Staff Benda Bilili: Tres Tres Fort
  • Staff Benda Bilili: Tres Tres Fort
35. Staff Benda Bilili, Très Très Fort (Crammed Discs)
The latest Congolese discovery from Belgian producer Vincent Kenis (the man who introduced Konono No. 1 to non-Africans) is Staff Banda Bilili, a crew of homeless paraplegics living on the grounds of Kinshasa’s zoological gardens. The back story is good, but the music is better: the rugged, propulsive songs borrow the liquid, melodic guitar work (if not exactly the brisk polyrhythms) of soukous masters like Franco, and 17-year-old Roger Landu, who built an instrument called the satonge from a single string and a tin can, contributes wild, infectiously ecstatic high-pitched lines and tender harmony vocals.

34. Alela Diane, To Be Still (Rough Trade)
On To Be Still Alela Diane dropped the freak-folk affectations of her debut to emerge as one of the finest young singer-songwriters in the U.S., crafting gorgeous, easygoing melodies touched with sorrow and delivering them in a voice colored by tasteful vibrato and loaded with warmth. The arrangements are pitch-perfect, fleshing out the tunes with a mix of folk-rock and country that avoids the cliches of both genres. And she earns extra points for bringing in Michael Hurley to duet with her on “Age Old Blues.”

33. Josh Berman, Old Idea (Delmark)
Cornetist Josh Berman, a fixture on the Chicago jazz scene in bands like Fast Citizens, Chicago Luzern Exchange, Rolldown, and the Lucky 7s, finally made his first album as a leader at age 36, and it was worth the wait. In his original pieces he braids postfree jazz techniques and threads of prewar styles into sturdy postbop vehicles. The band now includes reedist Keefe Jackson, bassist Anton Hatwich, vibist Jason Adasiewicz, and drummer Marc Riordan (replacing Nori Tanaka, who played on the recording), and when I saw them a couple of weeks ago, they sounded even better than they do on this undeniably impressive album.

32. The Unthanks, Here’s the Tender Coming (EMI, UK)
On their latest album this superb British folk group changed their name (from Rachel Unthank & the Winterset) and broadened their sound. The contrast between the gorgeous voices of sisters Rachel and Becky Unthank—the former is clear and direct, the latter ethereal and airy—is still my favorite thing about their music, but the arrangements here are much grander than anything on their previous albums, with strings, horns, and drums shaping the elegant yet rustic melodies of both traditional and original songs. And as good as the Unthanks’ albums are, their charming live show outshines them by an order of magnitude.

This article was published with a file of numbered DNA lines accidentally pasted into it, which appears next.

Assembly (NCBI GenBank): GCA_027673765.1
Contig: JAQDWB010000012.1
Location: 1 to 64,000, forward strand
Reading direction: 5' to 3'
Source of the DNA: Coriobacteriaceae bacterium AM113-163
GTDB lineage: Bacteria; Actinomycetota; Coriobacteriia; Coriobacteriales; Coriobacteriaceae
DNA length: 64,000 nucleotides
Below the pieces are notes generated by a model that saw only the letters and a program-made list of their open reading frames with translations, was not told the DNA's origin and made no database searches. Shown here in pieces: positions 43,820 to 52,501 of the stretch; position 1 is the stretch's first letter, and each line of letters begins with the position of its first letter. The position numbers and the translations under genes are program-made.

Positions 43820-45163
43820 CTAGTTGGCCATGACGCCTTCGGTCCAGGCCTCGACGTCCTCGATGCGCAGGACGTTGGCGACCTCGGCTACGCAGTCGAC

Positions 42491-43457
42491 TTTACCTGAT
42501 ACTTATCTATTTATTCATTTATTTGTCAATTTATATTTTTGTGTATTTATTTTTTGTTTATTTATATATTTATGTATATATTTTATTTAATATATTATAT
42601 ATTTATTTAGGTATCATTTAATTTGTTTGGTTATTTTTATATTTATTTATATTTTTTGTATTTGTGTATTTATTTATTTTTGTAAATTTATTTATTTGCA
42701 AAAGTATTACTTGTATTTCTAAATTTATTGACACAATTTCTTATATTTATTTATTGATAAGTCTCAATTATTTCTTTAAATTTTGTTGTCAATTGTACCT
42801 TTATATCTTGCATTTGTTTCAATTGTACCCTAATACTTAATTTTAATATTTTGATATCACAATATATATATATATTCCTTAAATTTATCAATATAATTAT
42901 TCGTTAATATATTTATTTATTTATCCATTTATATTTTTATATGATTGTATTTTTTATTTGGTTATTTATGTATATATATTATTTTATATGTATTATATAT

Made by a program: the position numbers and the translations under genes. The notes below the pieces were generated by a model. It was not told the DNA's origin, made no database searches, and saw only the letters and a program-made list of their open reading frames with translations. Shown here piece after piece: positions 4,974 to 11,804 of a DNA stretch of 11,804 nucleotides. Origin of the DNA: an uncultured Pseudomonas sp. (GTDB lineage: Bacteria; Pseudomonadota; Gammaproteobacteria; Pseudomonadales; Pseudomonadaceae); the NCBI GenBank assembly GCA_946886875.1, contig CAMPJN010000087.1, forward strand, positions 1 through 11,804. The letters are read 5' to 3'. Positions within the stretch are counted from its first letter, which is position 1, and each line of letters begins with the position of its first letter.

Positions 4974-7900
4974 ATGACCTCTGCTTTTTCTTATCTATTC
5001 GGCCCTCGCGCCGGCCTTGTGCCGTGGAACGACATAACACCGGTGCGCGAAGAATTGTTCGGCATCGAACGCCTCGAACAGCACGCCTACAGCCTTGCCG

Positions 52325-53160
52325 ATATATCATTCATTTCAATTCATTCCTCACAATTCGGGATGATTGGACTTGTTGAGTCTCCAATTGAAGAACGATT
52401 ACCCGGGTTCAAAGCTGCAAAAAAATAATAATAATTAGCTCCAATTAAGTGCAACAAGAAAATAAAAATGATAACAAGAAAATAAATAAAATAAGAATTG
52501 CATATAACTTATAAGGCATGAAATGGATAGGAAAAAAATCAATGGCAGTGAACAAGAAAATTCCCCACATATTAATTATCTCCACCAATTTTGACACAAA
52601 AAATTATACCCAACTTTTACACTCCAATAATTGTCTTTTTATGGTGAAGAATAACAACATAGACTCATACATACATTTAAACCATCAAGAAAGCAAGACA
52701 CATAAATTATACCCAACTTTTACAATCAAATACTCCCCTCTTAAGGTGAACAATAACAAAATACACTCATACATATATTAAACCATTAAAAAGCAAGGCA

Bonnie Prince Billy: Beware
  • Bonnie "Prince" Billy: Beware
31. Bonnie “Prince” Billy, Beware (Drag City)
Will Oldham seems to thrive on change—he’s constantly tweaking his stage name, the lineup of his band, and his arrangements—and Beware is yet another demonstration of the way this instability fuels and complements his creativity. Backed by a killer band drawn in large part from the local jazz and improvised music scenes—including Nicole Mitchell, Michael Zerang, Josh Abrams, and Dee Alexander—Oldham sounds stronger than ever, his voice whirling and floating through some of the most ambitious and ebullient arrangements on any of his records.

Today’s playlist:

Lisa o Piu, When This Was the Future (Subliminal Sounds)
Various artists, Legends of Benin (Analog Africa)
Jacám Manricks, Labyrinth (Manricks Music)
John Wiese, Circle Snare (No Fun)
Luigi Archetti & Bo Wiget, Low Tide Digitals III (Rune Grammofon)